That is, perhaps, the best way to describe my brain right now. It is swimming with languages, and when I open my mouth, who knows what will come out.
I decided to come to Burundi for multiple reasons. The first—and most important—was that the job offer was the most challenging. The second was that I would be able to use my French full-time (Burundi is still Francophone, although it is moving toward English due to its recent membership in the East African Community), and continue to improve my Kinyarwanda. I had been told that Kirundi, the local language of Burundi, was very similar to Kinyarwanda (the language of Rwanda), and was curious to see how true that was.
As it turns out, they are very similar. With a couple of exceptions, the languages are almost the same, and Burundians always tell me that they understand Rwandans easily, the same way that Americans and Britons understand each other. I have only had problems with one word: beans. I ordered them in Kinyarwanda once, and was brought peas, which were still delicious, but weren’t exactly what I ordered. Another time, I tried it again, and the young boy taking my order looked at me like I had six heads. I switched to French. “Eh,” he acknowledged, and sure enough, I received my beans. (Note: In Kinyarwanda, it’s ibishyimbo. In Kirundi, it’s ibiharage.)
I’m also taking advantage of the opportunity to learn Swahili, and have hired a private Swahili tutor for about $6 an hour. Swahili, the lingua franca of East Africa, is fairly easy to learn. Its grammar is (mostly) logical, and many of its words are derived from Arabic (the language was born on the island of Zanzibar, which for years was an Omani sultanate) and English. I often laugh when my teacher teaches me new words—such as kampyuta (computer), shati (shirt), wiki (week), and the months of the year (which basically look like pidgin English, from Januari to Decemba).
I have been insistent with my tutor, telling him that I want to learn Tanzanian Swahili, which is the purest form. Kenyan and Congolese Swahili is different, and Tanzanians look down on these dialects as muddied. My tutor is very good about this, but since he is Congolese, I do catch him teaching me what he calls “Bantu Swahili” from time to time. And he, in turn, catches me mixing Kirundi and Kinyarwanda with Swahili during our lessons.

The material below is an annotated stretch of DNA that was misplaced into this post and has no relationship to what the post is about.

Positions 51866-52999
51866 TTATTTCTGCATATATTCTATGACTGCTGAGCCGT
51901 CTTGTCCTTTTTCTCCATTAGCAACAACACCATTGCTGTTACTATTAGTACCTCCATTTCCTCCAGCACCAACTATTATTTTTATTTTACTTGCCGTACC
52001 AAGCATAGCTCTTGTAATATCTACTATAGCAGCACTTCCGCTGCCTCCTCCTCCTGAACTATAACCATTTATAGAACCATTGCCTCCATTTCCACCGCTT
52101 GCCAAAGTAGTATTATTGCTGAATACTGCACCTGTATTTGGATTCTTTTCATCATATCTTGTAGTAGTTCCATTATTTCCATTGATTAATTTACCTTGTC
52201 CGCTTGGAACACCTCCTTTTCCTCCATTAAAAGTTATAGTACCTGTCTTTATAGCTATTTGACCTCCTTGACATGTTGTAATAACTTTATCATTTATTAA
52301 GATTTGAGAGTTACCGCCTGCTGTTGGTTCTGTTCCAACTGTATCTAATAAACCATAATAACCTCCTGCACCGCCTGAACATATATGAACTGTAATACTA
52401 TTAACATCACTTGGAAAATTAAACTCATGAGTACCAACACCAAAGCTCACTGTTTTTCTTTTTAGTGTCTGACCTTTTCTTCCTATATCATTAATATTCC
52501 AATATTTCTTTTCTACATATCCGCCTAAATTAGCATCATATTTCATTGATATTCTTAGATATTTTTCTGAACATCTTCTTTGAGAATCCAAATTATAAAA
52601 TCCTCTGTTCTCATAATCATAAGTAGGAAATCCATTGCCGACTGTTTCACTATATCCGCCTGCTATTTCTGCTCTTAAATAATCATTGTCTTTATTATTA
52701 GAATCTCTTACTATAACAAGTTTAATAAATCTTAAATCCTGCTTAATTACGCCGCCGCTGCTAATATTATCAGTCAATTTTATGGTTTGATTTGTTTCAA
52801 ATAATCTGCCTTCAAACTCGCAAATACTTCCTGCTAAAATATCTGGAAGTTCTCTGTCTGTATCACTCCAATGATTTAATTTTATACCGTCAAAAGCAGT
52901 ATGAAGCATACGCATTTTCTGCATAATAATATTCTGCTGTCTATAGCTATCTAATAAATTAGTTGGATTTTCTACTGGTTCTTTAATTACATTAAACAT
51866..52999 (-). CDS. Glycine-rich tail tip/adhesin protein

There is certainly a heavier Tanzanian influence here than in Rwanda, and as a result, Swahili is known as the language of the street. The director of my office once sniffed that Swahili wasn’t spoken in our office—only Kirundi or French, pure and simple. Of course, knowing the “language of the street” is very helpful when you are trying to tell a taxi driver who does not understand any French or English where you want to go, or when you are making conversation with the women who lay out their smelts to dry in the sun near my office.
The result has been that I have begun to speak in Kirundi and Swahili at the same time, dropping in words from both languages, with an occasional French word as well. Luckily for me, that’s how people speak here.
And what of my English? Any English speaker here will acknowledge the inevitability of “Franglais.” Our brains are so mixed up that most of my conversations with expats are bilingual. I do fear that some of my English is slipping—I recall my junior year of college, when I was studying abroad in the south of France. I had only spoken in French, so when I was being interviewed over the phone for a possible internship, I found it nearly impossible to put together a coherent sentence in English. When the interviewer asked me what my greatest weakness was, I knew that I had to come up with a strength disguised as a weakness. As I struggled to find the words in English, the silence on the phone grew deeper, and I ended up telling the woman that I am sometimes late to work. (Note to possible future employers: I am NEVER late to work. Er..) Needless to say, if there ever was a wrong answer, that was it, and I didn’t get the internship.
At the very least, my colleagues and friends understand me, and I’ve hopefully limited the faux pas. And while having this soup of languages in my head will probably make writing term papers in the fall an even more laborious process, I’m quite satisfied that I am able to communicate with Burundians here in the meantime.